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Today after checking out of my hotel I took a boat ride from St. Mark's Square to the train station to store my big backpack. The boat passed through the Giudecca Canal around the south and west side of the main group of islands. On this route the scenery was a bit different than yesterday's through the Grand Canal. Today we passed by a bit more industrial type traffic, a few real BIG ships, and a mixed bag of other types of boats. Today's boat was very quiet compared to yesterday at least at the start. It could have been where I started the trip, or it was just lucky timing. Towards the end of the trip it did get busier. A couple stops from the end I met up with a couple fellows from Montpelier, France. One of them noticed the Canadian flag on my backpack and was keen to talk to me because his wife travelled to Canada a couple times. I thought running into them was a bit interesting, since I had stopped in Montpelier on my way to Arles. These guys were part of a rowing team and where in Venice for an event of some sort (I don't remember the details).

After I stowed my backpack at the train station I took a walk over to the Venice Ghetto, the world's original ghetto. This area was set aside as the local Jewish quarter back in 1516.

From the ghetto I went off to the internet cafe to upload yesterday's posting then headed off for a tour of the western portion of Venice. I must have stopped by at least a half a dozen churches this afternoon and it was interesting to see that a few of them are used to hold concerts.

Today all of the main streets were the busiest they've been so far, fortunately you just need to head a short distance down a side street to get away from the crowds and the noise. Knowing how to navigate the Venice maze really pays off on a day like today. When I made my hotel reservation for Venice I could not find anything for today (Saturday). According to the guy behind the desk at my hotel this morning, you need to book at least 10 to 15 days ahead if you want to stay in Venice on a Saturday night.

I grabbed some food before heading back to the train station. The food here, in Italy, is ok. I've tried various dishes, but nothing exotic that you can't get back home. Pizza here is a bit different. The crusts are very thin and they don't come with too many toppings. The thing I find confusing about Italy is the multi-course dinner menu. It seems the size of each course (plate) varies drastically from one restaurant to the next. And, if you order something like a salad as a side dish, its size varies drastically from one place to the next and there is no consistency as to when they bring it out. In some places you might get the salad right away and at others they wait to bring it out with the main dish. Last night I was surprised when I got a plate with French Fries on it. The menu said potato, so I was expecting mashed, baked, or boiled but definitely not French Fries - I guess I have to asked more questions when ordering!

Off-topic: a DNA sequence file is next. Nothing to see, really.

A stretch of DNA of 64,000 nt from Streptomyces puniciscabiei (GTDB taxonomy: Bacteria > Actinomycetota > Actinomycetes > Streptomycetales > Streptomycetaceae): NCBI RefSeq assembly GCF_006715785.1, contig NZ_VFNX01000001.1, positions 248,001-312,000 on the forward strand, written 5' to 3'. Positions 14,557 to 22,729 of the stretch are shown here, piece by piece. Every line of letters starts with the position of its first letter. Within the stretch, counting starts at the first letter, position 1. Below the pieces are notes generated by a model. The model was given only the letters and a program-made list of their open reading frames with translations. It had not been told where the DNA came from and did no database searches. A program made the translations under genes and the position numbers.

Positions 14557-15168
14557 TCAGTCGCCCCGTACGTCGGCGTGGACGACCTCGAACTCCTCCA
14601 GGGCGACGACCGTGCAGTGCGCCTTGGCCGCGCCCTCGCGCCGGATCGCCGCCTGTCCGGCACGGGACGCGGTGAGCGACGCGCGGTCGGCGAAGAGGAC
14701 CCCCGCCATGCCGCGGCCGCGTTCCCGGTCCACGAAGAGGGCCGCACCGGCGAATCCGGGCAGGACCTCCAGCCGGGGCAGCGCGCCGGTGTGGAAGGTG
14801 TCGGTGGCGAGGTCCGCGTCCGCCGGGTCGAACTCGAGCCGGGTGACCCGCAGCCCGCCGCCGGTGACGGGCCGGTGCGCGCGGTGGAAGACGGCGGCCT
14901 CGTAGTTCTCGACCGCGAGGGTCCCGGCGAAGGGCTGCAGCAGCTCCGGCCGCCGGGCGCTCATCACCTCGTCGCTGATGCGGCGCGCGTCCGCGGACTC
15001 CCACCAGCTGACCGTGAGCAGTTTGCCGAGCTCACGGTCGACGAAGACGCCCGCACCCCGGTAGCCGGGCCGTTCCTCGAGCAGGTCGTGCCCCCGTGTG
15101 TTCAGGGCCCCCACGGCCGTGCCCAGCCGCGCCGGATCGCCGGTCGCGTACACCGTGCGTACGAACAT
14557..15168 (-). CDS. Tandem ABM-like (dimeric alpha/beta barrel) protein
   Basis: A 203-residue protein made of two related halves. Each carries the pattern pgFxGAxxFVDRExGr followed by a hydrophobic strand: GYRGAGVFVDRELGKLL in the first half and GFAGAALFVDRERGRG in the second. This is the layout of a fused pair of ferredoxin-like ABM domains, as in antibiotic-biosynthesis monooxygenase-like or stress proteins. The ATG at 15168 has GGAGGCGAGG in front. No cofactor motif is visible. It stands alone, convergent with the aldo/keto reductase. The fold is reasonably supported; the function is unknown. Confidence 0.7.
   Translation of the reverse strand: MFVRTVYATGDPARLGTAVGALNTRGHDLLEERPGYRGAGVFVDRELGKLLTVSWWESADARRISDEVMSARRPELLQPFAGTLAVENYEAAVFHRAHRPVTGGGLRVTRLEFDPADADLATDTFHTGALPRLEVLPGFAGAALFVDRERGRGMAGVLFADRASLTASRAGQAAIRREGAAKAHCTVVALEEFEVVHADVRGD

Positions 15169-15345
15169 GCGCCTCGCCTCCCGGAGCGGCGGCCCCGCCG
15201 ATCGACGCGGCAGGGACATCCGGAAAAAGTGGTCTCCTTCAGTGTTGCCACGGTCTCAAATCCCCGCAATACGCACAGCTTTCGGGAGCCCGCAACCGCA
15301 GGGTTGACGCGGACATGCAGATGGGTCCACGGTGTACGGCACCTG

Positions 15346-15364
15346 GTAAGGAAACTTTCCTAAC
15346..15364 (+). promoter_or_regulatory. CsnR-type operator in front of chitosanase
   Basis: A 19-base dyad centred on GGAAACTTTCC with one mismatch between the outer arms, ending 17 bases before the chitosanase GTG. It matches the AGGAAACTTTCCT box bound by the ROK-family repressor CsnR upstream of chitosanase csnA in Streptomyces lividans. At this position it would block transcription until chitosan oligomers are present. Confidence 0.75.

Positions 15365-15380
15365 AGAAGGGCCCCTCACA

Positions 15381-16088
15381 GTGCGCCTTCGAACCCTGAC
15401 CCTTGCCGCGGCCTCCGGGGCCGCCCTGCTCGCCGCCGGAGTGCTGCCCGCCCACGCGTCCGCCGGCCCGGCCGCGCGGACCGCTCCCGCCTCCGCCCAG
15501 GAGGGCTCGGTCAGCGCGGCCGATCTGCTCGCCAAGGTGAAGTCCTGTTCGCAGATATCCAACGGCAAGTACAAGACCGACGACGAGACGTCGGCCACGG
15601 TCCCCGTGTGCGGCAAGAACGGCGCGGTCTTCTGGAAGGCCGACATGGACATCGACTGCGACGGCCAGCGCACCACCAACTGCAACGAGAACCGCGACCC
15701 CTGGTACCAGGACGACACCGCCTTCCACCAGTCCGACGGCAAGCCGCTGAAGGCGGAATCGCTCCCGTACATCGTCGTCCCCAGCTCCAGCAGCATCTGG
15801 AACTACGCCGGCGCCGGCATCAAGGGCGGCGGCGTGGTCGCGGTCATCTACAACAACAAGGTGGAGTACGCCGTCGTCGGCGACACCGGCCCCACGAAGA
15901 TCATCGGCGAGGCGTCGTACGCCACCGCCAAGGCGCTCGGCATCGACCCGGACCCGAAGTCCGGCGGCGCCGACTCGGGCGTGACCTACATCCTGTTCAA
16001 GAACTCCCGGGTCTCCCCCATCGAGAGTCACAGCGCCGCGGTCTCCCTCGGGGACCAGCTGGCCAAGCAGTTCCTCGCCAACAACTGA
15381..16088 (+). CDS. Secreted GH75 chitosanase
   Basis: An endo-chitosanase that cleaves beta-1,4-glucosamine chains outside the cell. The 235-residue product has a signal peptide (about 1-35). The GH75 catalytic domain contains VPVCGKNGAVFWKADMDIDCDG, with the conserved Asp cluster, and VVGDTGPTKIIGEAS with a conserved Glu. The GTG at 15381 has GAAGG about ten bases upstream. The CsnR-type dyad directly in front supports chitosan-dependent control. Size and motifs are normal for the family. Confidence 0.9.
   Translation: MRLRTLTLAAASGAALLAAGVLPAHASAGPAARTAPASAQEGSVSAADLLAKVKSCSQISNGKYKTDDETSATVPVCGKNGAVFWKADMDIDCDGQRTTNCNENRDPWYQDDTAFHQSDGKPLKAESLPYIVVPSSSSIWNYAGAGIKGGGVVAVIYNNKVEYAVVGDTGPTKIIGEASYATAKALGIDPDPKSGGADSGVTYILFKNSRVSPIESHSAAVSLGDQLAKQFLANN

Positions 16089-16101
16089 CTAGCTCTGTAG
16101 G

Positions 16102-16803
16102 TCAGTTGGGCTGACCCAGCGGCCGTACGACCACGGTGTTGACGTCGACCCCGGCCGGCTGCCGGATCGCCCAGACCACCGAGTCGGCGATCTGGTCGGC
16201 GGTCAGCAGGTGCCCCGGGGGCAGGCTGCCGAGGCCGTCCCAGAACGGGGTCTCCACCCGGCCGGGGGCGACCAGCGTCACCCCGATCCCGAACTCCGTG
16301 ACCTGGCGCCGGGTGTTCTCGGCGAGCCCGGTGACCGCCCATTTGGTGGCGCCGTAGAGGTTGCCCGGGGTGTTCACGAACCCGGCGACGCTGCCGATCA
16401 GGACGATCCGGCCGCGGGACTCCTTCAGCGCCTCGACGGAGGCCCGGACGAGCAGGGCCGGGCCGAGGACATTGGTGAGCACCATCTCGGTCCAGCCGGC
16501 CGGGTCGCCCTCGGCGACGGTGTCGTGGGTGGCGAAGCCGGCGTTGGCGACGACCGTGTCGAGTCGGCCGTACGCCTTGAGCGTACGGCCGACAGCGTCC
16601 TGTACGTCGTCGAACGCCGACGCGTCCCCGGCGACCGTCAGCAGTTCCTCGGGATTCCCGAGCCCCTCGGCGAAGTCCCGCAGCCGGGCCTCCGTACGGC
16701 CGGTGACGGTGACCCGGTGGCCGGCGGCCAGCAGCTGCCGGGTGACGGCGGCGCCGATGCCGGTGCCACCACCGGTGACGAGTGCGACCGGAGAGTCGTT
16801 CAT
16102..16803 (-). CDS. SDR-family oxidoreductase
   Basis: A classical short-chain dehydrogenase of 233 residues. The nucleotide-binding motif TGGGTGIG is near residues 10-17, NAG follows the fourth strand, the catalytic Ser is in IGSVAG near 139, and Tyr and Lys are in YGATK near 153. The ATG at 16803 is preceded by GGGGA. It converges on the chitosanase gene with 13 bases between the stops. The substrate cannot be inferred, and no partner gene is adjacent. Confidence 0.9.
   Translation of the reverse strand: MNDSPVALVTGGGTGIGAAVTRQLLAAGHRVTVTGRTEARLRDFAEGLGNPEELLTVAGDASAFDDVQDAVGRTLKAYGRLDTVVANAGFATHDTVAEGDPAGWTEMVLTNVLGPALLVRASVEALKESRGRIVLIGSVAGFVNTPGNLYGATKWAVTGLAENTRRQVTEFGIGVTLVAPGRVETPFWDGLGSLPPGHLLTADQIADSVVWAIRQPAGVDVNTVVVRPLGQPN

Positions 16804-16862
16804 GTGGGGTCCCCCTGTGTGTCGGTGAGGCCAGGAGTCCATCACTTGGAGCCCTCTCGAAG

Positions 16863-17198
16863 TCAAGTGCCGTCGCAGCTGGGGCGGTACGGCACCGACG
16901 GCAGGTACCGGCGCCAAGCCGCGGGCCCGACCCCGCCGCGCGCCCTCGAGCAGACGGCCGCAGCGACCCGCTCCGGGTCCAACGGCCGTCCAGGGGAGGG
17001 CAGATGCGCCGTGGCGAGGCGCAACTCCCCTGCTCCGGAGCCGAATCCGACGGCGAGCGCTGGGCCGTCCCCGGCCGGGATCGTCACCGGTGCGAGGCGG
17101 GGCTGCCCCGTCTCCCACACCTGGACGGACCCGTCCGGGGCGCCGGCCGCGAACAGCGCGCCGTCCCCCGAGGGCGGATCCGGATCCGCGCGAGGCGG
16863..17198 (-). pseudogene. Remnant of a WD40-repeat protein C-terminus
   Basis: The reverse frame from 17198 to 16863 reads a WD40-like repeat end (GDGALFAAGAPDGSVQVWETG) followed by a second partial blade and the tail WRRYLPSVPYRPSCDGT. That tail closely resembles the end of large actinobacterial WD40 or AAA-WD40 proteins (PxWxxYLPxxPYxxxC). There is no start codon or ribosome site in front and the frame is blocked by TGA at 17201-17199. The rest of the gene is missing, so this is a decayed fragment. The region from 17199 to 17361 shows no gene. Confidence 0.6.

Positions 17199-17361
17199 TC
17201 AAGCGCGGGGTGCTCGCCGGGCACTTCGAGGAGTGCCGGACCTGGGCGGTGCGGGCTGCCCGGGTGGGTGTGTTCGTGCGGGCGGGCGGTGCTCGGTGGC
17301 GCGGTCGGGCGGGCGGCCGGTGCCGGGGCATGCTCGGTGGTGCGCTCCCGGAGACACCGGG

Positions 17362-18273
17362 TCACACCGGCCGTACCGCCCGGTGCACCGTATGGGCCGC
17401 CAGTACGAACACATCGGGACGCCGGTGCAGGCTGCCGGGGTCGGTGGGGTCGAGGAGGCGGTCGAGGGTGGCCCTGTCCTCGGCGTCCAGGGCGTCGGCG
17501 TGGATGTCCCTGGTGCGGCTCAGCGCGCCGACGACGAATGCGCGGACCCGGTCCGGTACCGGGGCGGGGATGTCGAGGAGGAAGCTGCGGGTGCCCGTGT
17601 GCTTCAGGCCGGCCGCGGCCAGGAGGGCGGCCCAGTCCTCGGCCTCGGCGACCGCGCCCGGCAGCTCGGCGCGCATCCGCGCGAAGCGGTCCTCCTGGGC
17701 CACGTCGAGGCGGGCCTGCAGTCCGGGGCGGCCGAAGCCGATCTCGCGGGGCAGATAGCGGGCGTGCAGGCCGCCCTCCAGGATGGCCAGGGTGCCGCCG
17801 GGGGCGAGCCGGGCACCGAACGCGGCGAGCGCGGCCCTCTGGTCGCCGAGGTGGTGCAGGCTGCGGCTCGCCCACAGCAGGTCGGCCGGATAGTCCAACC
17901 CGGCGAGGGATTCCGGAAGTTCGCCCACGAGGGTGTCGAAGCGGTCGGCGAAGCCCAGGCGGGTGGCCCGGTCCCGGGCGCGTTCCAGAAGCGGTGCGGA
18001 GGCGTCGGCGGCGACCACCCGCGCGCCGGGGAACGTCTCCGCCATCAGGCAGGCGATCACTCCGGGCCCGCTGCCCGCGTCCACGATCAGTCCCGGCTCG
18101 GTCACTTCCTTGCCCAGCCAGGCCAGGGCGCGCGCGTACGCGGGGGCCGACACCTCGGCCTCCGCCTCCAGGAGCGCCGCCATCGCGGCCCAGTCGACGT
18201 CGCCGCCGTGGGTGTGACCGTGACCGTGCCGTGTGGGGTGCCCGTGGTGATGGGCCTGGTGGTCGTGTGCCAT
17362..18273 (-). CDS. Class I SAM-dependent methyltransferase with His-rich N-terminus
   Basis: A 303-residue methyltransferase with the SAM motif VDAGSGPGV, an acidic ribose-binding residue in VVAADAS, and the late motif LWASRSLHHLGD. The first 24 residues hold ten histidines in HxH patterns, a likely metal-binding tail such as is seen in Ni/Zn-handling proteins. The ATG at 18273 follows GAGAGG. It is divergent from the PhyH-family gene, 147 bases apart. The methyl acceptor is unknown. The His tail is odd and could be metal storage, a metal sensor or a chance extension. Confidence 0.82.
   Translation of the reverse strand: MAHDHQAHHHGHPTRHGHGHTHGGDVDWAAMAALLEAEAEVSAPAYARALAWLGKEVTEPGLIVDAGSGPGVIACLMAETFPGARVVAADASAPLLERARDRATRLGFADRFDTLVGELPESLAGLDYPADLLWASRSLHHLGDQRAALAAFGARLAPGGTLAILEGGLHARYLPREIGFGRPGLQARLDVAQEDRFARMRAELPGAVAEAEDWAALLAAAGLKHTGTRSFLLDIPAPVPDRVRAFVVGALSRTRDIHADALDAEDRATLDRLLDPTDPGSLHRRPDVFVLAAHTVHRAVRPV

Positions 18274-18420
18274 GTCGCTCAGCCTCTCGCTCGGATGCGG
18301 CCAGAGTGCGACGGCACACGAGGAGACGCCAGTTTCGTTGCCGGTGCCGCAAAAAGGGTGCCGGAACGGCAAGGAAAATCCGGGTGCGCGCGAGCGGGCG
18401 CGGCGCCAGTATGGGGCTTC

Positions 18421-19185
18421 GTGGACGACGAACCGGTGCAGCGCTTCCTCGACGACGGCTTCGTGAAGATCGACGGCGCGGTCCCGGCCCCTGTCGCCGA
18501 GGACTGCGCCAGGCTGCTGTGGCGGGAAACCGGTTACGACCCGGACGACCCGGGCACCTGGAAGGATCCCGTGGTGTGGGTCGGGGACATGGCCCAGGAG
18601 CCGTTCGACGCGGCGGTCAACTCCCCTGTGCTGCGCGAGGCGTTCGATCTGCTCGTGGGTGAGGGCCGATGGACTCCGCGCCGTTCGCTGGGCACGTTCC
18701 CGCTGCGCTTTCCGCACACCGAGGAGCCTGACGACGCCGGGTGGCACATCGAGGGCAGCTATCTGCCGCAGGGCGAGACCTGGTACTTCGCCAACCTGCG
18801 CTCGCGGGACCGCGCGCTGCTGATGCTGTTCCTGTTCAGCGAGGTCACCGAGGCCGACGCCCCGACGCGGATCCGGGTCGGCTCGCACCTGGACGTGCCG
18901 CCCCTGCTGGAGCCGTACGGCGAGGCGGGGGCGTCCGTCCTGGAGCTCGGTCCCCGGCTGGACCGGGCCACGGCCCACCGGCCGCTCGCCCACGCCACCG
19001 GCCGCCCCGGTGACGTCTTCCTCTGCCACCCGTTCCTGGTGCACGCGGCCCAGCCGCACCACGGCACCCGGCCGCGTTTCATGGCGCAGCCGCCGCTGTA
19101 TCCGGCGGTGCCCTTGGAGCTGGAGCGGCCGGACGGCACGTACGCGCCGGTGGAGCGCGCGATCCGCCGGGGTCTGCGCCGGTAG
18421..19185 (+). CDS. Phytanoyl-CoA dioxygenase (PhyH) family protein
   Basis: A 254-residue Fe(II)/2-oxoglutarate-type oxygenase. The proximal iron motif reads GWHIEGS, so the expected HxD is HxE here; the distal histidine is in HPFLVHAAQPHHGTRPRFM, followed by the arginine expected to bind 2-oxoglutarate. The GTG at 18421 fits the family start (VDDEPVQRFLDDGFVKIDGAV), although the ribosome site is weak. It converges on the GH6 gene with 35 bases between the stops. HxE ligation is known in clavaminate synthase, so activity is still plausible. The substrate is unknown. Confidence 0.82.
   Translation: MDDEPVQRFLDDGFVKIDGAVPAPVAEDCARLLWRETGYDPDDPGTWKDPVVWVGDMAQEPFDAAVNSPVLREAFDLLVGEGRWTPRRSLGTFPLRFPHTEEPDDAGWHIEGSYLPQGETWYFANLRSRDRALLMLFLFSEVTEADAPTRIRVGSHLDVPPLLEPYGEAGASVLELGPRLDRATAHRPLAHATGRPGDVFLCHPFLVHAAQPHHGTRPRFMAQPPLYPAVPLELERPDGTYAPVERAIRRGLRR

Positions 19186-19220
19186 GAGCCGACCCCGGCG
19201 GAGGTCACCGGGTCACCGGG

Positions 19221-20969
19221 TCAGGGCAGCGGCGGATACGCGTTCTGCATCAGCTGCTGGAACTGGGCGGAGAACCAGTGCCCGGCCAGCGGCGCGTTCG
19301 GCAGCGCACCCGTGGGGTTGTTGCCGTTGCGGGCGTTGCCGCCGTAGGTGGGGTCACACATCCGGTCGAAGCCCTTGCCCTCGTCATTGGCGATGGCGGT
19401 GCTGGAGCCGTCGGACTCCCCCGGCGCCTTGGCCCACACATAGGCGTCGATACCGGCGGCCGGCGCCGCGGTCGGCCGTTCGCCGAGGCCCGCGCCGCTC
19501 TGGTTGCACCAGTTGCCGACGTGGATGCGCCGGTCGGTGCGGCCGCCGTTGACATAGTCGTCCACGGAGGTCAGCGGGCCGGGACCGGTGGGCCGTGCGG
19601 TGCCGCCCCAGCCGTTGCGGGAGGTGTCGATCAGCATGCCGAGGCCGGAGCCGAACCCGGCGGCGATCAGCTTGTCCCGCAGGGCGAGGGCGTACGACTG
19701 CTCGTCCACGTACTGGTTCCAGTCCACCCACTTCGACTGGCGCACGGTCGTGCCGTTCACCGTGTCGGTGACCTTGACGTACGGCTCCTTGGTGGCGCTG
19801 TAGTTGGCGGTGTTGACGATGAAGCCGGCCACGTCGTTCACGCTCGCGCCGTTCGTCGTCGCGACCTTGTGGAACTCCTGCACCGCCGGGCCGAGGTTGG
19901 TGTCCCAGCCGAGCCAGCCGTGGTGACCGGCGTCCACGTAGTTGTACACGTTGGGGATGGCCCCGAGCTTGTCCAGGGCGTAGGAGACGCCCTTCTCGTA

The best meals I've had so far were in Arles and in Lisbon. In both cases they were fish dishes.

As I leave Venice a few thoughts come to mind. It's interesting how much difference one day makes. When I first showed up in Venice (or any of the other places I visited) everything was new and a bit intimidating. Then as 24 hours or so went by, I figured a lot of things out and presto I started to feel at home. After about 24 hours it's easy to navigate almost any where and the place really does seem so different anymore. I think of this because after a day or two I find myself noticing the newbies. The folks who look like a deer caught in headlights, that gaze back forth between their map and the scenery, unsure which way to go like I would have done when I first arrived. Yesterday it was quite funny, because I was the expert providing directions to two Chinese women. They had a map that was in Chinese, so I had to compare it to mine to get the names of the places right, but at least they spoke and understood enough English for me to send them off in the right direction.